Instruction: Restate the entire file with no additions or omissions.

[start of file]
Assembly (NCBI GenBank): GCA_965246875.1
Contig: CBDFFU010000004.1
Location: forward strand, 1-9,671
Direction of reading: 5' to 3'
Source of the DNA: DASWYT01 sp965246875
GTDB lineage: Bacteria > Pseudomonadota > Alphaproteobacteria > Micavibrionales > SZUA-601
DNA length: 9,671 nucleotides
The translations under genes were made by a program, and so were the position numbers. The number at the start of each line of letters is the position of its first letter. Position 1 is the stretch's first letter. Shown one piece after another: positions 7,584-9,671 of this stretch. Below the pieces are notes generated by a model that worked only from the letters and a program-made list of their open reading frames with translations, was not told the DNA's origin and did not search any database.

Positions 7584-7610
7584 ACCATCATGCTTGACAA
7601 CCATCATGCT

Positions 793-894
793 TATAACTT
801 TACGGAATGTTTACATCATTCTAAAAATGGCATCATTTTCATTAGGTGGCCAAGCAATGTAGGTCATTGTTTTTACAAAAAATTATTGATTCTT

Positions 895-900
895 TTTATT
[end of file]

Assembly (NCBI GenBank): GCA_965246875.1
Contig: CBDFFU010000004.1
Location: forward strand, 1-9,671
Direction of reading: 5' to 3'
Source of the DNA: DASWYT01 sp965246875
GTDB lineage: Bacteria > Pseudomonadota > Alphaproteobacteria > Micavibrionales > SZUA-601
DNA length: 9,671 nucleotides
The translations under genes were made by a program, and so were the position numbers. The number at the start of each line of letters is the position of its first letter. Position 1 is the stretch's first letter. Shown one piece after another: positions 7,584-9,671 of this stretch. Below the pieces are notes generated by a model that worked only from the letters and a program-made list of their open reading frames with translations, was not told the DNA's origin and did not search any database.

Positions 7584-7610
7584 ACCATCATGCTTGACAA
7601 CCATCATGCT

Positions 793-894
793 TATAACTT
801 TACGGAATGTTTACATCATTCTAAAAATGGCATCATTTTCATTAGGTGGCCAAGCAATGTAGGTCATTGTTTTTACAAAAAATTATTGATTCTT

Positions 895-900
895 TTTATT